Why Be Catholic? 8: Incarnation
There is, in the Catholic vision of reality, a profound understanding of the impenetration of matter by grace which we call the Incarnational principle. The Incarnation of God the Son as Jesus Christ is the bedrock which underlies the Christian vision of the relationship between God and man. In assuming a human nature, God demonstrates at once that creation, including human nature, is not only good but is capable of being further elevated through the impenetration of the Divine life.
This is the basis of the entire sacramental system, which uses outward (material) signs to transmit to us a share of God’s life, from the initiation of the believer’s journey in Baptism to its conclusion in Anointing of the Sick. It is the basis of the Church, a visible society which itself serves as a living connection between God and man, a sort of meta-sacrament for the transmission and embodiment of grace. It is even the basis for all of society, which begins with a proper understanding of matrimony, which St. Paul tells us is a model for the relationship of Christ and the Church. For in matrimony a man and a woman join in a profound sanctifying union of both body and spirit, a union which is both faithful and fecund, generating new life.
This understanding of the goodness of creation, of matter, of humanity and of human joys and aspirations—and the lesson that this goodness is designed to be further filled, animated and elevated by the love of God—is so central to God’s plan that Christianity begins and ends with it. It begins with God’s self-emptying of glory as He takes on human flesh and it ends in the Resurrection of the glorified Christ, who henceforth forever retains His identity as man.
It ought to be obvious to just about everybody that no other religion incorporates this particular (and particularly profound) understanding of the relationship of nature to nature’s God. Every human philosophy inevitably makes too much of nature or too little, and sometimes both at once, as in modern secularism which sees nature as all and so ignores that to which it points. What may be surprising, however, is that even among Christians those who have doctrinally fallen away from Rome have largely lost the unique and special wholeness of this Christian vision. Thus, from its beginning, Protestantism has been preoccupied with what it regards as the depravity of human nature, its radical incapacity for goodness, its reliance on grace as on something which supplants man’s nature rather than penetrates it.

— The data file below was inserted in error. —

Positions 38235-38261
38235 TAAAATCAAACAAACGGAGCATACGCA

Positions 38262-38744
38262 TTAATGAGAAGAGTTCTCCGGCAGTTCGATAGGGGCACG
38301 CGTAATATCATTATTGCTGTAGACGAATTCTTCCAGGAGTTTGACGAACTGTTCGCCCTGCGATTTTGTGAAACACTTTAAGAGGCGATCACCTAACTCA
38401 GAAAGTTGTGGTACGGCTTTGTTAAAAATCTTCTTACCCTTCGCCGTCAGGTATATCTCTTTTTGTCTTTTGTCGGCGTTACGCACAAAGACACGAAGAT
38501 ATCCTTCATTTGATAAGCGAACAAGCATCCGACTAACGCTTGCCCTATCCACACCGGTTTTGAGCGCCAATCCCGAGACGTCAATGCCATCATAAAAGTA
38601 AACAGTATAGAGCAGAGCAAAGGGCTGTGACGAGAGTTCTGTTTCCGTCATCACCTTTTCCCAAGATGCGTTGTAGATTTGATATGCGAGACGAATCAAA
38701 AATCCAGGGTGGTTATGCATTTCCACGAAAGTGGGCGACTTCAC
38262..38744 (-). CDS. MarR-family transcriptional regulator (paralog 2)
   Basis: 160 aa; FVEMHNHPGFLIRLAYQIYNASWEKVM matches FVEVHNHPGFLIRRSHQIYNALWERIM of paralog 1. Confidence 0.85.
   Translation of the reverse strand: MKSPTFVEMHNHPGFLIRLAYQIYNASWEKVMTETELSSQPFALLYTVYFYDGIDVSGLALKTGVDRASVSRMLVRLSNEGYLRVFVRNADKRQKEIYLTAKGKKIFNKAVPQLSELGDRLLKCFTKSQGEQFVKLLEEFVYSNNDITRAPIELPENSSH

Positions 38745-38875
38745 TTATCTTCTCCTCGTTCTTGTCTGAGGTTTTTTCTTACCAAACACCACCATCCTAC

Here we find the cause of Protestantism’s inability to understand the importance of works to salvation, which led Luther to revise Scripture and declare the letter of St. James to be apocryphal. Here also we have the root of Calvin’s notion that some are predestined for heaven and others for hell by nothing but the arbitrary will of God. Nor are we surprised to find Protestant sects which have outlawed the celebration of Christmas itself, distrusting the human values and human joy which Christmas both represents and fulfills. Indeed, from the point of view of nature, Protestantism must be described as a very thin, a very incomplete religion.
By contrast, Catholicism flowers in nature, transforming and elevating not only man himself but man’s culture. The astonishing achievements of Catholic culture over two millennia—in art and literature, sculpture and architecture, education and government, work and play, fast and feast—are one and all rooted in the Incarnational principle. The sense that the human body is itself a repository of grace, a temple of the Holy Spirit, fosters a unique Catholic mode of being in which the mind and spirit are never alone, never cut off. Rather man worships God in his body, and carries all of nature beyond itself in the quest to fulfill the very end of religion, which is for all creation to give glory to God.
Not in the abstract, then, is Catholic salvation worked out, but in the concrete; not in the general, but in the particular. The Catholic vision is not one of being “attached” to Christ, but of “putting on” Christ (Gal 3:27), not one of merely receiving an external gift, but of living the Christ life deep within—so that I live, no not I, but Christ lives in me (Gal 2:20). Each virtue is cultivated, each habit transformed and elevated, each relationship purified, each work ennobled. And the power for this continuous transformation is nourished—no, actually ingested—and formed into community through the Eucharist, the Word quite literally made Flesh, the Body and Blood really and actually present, not in figure or even in grace alone, but in its very substance.
Every Catholic is called to a life-long process of incorporating (I choose the word advisedly) his whole self, body and soul, into Christ, and not only his self but his loves, his labors, his own small creations, and the entire world over which he has been given dominion. This project, in which no detail is neglected or flattened, and no element lost or discarded, is unique to Catholicism. As I have said, it is a project rooted in the Incarnational principle. But even the Incarnational principle is not so much explained as demonstrated, not so much taught as lived. It was lived first by Christ Himself, born of Mary and protected by Joseph, in Bethlehem, in a stable, in a manger—and so at length in us.
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